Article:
Tales of Motherhood from the Animal Kingdom

Aymes Sarah
4 min readDec 19, 2019

We are more similar than different

Image by Hu Chen on Unsplash

If we really pay attention to the animal kingdom, we will realize the mothers of each species have their own journey through motherhood. As we are aware, animals display a range of human-like emotions and actions. After doing some research, one thing I have noticed about wild animals is how patient and kind they are to their offspring. They are also fiercely protective and completely selfless. These instinctual displays of excellent parenting were so impressive and relatable, I felt I should share them with you!

Upon researching, I have found the bond between the orangutang mothers and their babies to be the most similar to humans and their infants. The babies rely on their mothers for food and transportation for up to seven years of age. This is one of the longest bonds between mother and baby in the animal kingdom.¹ Most animals “kick” their young out of the herd much earlier. The best part about this bond? The offspring will visit their mothers for years after. That lasting bond is incredible and very similar to how humans behave in a mother-child scenario.

Some say it takes a village to raise a baby and elephants certainly believe this! Since elephants exist in a matriarchal setting, they help each other raise their young. The other mothers in the herd teach the young how to nurse from their mothers and protect them from harm. In addition, elephants have been known to raise the offspring of a dearly departed mother. Throughout this difficult time, they sooth the calf during its loss and assist it to become independent. This group effort is what makes their bonds to each other so strong. They are always there for each other.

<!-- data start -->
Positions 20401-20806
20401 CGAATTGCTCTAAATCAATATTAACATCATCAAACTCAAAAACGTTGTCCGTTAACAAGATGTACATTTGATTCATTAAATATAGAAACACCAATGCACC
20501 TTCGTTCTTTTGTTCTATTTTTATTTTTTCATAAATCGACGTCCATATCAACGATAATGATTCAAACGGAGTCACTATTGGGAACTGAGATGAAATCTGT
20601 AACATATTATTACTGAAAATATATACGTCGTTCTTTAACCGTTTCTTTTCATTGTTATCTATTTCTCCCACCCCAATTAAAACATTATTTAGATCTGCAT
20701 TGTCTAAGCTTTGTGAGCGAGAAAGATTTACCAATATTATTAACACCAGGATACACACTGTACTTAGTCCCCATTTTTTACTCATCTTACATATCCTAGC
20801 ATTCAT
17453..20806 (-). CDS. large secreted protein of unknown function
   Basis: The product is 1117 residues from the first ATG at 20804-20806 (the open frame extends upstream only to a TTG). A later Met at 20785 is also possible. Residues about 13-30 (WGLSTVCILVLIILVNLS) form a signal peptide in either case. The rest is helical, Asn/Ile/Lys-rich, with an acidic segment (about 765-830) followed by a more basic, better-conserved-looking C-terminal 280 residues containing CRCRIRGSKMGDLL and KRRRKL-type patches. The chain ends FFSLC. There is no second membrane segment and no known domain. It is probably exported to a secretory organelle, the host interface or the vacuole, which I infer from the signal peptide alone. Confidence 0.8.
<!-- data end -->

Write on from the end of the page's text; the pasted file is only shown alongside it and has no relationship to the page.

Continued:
Sleep deprivation is one of the hardest things about motherhood! Motherly giraffes know all about lack of sleep. They actually exist on only THIRTY MINUTES of sleep daily! After reading this fact, I don’t think I will complain about not getting enough sleep for a while. The reason that they get so little shut-eye? Giraffes are extremely protective of their young. They will stay awake for as long as possible to keep predators at bay. When mom goes to look for food, the other giraffes will guard the young calves. The babies are so attached to their mothers that they will wait for hours in the last spot their mother

Aymes Sarah

Wife, mother, and researcher of a myriad of subjects. I love to write about anything and everything! Writer for The Startup, Better Marketing, & The Ascent👊